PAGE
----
FIG. 12 is a sectional view taken along the lines 1-2-—1-2
use of springs or other tension devices.
of FIG. 11 with certain portions broken away for
Yet another object of the present invention is to pro
vide a reel-type clothes drier which is simple in construc 55
FIG. 13 is similar to FIG. 12 but shows the locking
to persons in the area.
tion and use and which can be inexpensively manufac
pawl moved into operative position and the restraining
arm removed therefrom; and
FIG. 14 is a fragmentary sectional view showing a de
The foregoing and other objectives of the present in
tail of a restraining spring.
vention are attained by providing ‘a clothes drier compris
ing generally a central shaft having secured thereto at 60
Referring now in greater detail to the various ?gures
least one pair of axially aligned rope storage drums. One
of the drawing wherein similar reference characters refer
drum of the drum pair is ‘of a relatively large diameter
to similar parts, a reel-type clothes drier embodying the
and the other drum is of a relatively small diameter. A .
present invention is generally shown at 10 in FIG. 1 which
clothesline is provided having two ends, the clothesline
includes a housing 12, a central shaft 14 (FIG. 6), drum
adjacent one rope end being wound in one sense on the 65 pairs 16, >18 and 20, 22 associated for rotation with cen
central shaft 14 and because shaft 92 is ?xedly keyed to
shaft .14 via key 186, rotation of either drum 16 or '18
tral shaft 14, lengths of rope 24, 25, 26 and 27 respective
ly associated with drum pairs 16, 18 and 20, 22 and
guide bar 28 which aids in the winding and unwinding of
or both will in turn cause rotation in the same sense of
shaft 14. Key 186 is welded to shaft 14 and is at all
rope from the drum pairs.
times slidingly secured in a complementary opening 107 in
Housing 12 includes rear wall 39 (FIG. 4) which in
side wall 180.
cludes upper and lower skirts 32, 34 to space the housing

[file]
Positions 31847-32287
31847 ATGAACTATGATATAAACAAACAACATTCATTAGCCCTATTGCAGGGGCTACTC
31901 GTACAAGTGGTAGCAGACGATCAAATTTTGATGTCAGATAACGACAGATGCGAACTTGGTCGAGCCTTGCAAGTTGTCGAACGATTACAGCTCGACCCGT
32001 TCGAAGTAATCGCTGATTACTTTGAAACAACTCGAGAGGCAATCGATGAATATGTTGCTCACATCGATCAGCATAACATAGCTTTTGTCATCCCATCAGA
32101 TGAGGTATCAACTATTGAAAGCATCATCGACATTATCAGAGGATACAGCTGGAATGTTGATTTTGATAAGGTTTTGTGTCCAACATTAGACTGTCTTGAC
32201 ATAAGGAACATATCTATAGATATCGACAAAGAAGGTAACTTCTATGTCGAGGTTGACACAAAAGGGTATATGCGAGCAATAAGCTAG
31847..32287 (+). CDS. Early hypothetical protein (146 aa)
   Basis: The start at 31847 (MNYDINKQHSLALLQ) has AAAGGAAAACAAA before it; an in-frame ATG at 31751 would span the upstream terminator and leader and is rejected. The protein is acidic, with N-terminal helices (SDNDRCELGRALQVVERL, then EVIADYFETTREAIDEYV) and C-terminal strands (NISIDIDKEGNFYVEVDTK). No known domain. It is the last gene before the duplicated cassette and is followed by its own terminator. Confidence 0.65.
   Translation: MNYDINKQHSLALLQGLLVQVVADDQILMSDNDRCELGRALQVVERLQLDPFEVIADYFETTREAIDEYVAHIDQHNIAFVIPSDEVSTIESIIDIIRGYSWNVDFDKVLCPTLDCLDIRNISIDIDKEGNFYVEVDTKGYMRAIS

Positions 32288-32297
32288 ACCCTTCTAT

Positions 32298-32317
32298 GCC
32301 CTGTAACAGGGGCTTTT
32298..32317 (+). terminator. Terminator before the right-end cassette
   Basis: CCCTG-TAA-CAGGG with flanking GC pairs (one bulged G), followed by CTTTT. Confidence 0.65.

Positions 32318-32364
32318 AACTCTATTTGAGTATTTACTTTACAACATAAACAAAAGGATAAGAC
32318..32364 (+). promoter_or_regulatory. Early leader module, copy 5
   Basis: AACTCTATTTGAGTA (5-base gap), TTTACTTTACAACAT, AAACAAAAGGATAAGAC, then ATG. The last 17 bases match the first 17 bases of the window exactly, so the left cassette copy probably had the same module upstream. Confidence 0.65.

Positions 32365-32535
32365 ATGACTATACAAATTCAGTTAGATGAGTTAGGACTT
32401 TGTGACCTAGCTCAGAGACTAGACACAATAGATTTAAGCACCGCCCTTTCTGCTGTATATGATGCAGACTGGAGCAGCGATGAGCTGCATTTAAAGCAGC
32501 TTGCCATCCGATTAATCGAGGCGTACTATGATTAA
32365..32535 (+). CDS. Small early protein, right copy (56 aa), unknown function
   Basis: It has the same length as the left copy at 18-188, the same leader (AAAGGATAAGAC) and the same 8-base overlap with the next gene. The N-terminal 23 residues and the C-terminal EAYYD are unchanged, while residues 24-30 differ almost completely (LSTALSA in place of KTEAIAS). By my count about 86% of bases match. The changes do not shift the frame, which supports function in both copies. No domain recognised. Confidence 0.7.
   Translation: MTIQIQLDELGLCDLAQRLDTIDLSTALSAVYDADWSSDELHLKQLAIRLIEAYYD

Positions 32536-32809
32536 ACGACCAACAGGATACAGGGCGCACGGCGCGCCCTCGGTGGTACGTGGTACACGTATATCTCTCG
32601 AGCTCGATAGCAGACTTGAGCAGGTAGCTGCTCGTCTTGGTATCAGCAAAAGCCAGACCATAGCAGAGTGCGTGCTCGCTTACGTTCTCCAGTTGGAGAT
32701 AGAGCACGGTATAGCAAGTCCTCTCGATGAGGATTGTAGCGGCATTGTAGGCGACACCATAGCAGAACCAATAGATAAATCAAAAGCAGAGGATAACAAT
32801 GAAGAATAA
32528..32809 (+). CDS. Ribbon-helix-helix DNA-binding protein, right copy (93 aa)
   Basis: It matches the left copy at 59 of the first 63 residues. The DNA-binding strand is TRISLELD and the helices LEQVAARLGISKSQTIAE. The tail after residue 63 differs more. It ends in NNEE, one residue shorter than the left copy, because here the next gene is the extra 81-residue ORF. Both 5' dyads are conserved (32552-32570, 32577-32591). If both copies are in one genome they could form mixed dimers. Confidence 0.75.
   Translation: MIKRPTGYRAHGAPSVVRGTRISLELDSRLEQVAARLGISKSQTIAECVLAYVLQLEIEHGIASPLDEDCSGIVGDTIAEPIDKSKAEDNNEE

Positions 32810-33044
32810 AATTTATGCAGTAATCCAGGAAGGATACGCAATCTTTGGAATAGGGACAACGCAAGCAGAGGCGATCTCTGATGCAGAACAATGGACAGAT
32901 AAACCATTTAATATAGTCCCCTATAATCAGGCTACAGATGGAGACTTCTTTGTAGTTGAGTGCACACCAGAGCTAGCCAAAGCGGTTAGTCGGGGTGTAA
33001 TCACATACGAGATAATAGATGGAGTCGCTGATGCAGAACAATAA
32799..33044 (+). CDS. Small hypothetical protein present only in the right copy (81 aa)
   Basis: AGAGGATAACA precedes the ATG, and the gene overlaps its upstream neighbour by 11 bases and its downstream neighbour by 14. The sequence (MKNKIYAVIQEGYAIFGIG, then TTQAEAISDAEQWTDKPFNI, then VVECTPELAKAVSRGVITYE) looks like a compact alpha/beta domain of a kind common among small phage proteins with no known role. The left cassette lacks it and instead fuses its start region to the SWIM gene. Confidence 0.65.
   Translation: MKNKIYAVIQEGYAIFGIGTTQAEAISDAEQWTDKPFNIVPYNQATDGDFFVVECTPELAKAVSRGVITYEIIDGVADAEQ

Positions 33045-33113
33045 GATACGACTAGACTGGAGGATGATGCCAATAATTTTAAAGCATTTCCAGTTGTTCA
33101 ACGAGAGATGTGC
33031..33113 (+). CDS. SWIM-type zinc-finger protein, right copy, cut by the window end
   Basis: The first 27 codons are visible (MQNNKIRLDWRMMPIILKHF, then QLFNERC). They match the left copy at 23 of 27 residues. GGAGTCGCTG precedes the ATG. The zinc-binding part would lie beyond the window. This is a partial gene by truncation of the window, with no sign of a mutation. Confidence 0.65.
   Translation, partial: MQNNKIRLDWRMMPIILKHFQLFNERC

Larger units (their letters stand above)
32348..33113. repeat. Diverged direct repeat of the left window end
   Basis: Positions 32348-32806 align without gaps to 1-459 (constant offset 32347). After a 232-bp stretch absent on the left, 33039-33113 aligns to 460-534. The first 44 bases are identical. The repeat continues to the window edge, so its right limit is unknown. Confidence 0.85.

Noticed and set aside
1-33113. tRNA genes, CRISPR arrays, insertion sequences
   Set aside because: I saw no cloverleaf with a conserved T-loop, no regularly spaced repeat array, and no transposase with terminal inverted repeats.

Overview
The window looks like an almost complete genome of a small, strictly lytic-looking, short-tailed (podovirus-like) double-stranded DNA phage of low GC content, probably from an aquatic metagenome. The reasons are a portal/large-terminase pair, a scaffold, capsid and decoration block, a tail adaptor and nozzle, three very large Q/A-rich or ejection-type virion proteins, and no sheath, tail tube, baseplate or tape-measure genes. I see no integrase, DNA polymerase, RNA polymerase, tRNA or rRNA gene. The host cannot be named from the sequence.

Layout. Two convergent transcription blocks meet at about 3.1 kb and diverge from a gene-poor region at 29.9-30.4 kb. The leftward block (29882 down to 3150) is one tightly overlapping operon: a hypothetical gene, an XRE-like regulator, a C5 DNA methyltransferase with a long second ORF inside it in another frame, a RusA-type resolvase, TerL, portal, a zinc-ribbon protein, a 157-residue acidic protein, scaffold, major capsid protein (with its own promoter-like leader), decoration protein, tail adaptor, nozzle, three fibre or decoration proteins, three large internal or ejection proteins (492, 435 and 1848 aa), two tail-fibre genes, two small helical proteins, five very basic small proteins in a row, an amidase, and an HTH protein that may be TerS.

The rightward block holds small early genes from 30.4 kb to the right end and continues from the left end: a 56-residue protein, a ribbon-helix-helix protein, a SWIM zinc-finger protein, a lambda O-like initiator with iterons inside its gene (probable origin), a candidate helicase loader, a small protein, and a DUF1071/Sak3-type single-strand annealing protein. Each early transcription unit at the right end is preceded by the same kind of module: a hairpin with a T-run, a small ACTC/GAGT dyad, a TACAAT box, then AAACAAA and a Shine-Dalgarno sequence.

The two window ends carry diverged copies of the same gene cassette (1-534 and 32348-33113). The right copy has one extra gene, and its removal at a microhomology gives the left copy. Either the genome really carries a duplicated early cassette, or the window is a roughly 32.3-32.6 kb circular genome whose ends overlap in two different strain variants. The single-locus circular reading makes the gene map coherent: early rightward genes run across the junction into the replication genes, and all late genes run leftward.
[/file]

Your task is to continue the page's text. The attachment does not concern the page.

Drums ‘20 and 22 are formed in a manner similar to
from wall 37 to which it is secured and suspended from
drums 16 and 18 and include a tubular shaft 108 which
via bolts 36 fastened to Wall 37 and projecting through
is telescoped over a portion of central shaft '14. Drum
slots 40 in rear wall 30. Housing 12 also includes (FIG.
4) an integral forward sector 42 including top and bot 10 ‘26 comprises circular walls 110 and 112 and an interior
cylindrical surface 114 upon which rope 26 may be
tom walls 44 and 46 having respectively ?anges 48 and
wound. Drum ‘26 is fabricated by welding side walls
49 which abut against rear wall 30. Front wall 52 of
110 and 112 to tubular shaft .108. The outer surface of
forward sector 42 includes upper inclined wall '54, inter
shaft 168 enclosed between side walls 110 and 11-2 con
mediate wall 56 and lower inclined wall 58. Upper in
clined wall 54 has spaced slots 60 formed therein to per 15 stitutes interior cylindrical surface 114 of drum 20.
Drum 22 is constructed along the lines of drum 20 and
mit the ingress and egress of ropes 24, 25, 26 and 27 as
includes circular side walls ‘116 and 118 and cylindrical
will be explained hereinafter. Housing 12 additionally
surface 120 upon which rope 27 may be wound. Drum
includes end caps 59 and 62 (FIG. 6) which include
22 is fabricated by welding side walls 116 and 1118 to tu
?anges 61 and 63 which are respectively welded along
bular shaft 108 and thereafter welding surface 120‘ to side
one edge thereof to rear wall 30. An intermediate spacer
walls 116 and 118. It should be here noted that the rope
member 64 (FIG. 6) is also welded at one edge thereof
storage diameter of drum 22 is considerably larger than
to rear wall 30 and includes integral upper spacing flange
the rope storage diameter of drum Ziipby virtue of interior
66 and integral lower spacing channel member 68. An
cylindrical surface 121} which provides the larger diam
additional lower spacing channel member 70‘ is also pro‘
vided and is ?xedly secured to spacer member 64 via 25 eter of drum 22.
Tubular shaft 168 is telescoped over a portion of cen
rivets 72.
tral shaft 14 and may be releasably keyed to shaft 114 by
It is thus seen that end caps 59 and 62 and spacer
engagement of ?nger 122 with side wall ‘112 of drum 20
member 64 are welded to rear wall 30 to form an integral
as shown in FIGS. 6 and 7.
bracket unit. Shaft 14 and its pairs of drums are rota
tively suspended from the integral bracket unit in a man
ner as will be hereinafter described. Moreover, integral
perpendicular to the remainder of ?nger 122. Tip 126
may be inserted through any desired complementary open
forward sector 42 with top and bottom walls 44 and 46
and front wall 52 may be fri'ctionally ?tted upon the afore
said bracket unit and so can be easily removed for main
tenance, etc. or in general to provide access to the in
terior of the present invention.
Rotatively and slidably suspended through opening 74
in end cap 62, opening 76 in spacer member 64 and open
ing 78 in end cap 59 (and also appropriate Openings in
drum side walls 94, 100, 1132 and ‘116) is central shaft 14.
Suitable bearings may be provided if desired. Shaft 14
includes a stop member 79 at one end thereof to limit the
Finger 122 is welded to
to shaft 14 at the arcuate end 124 thereof (FIG. 7) and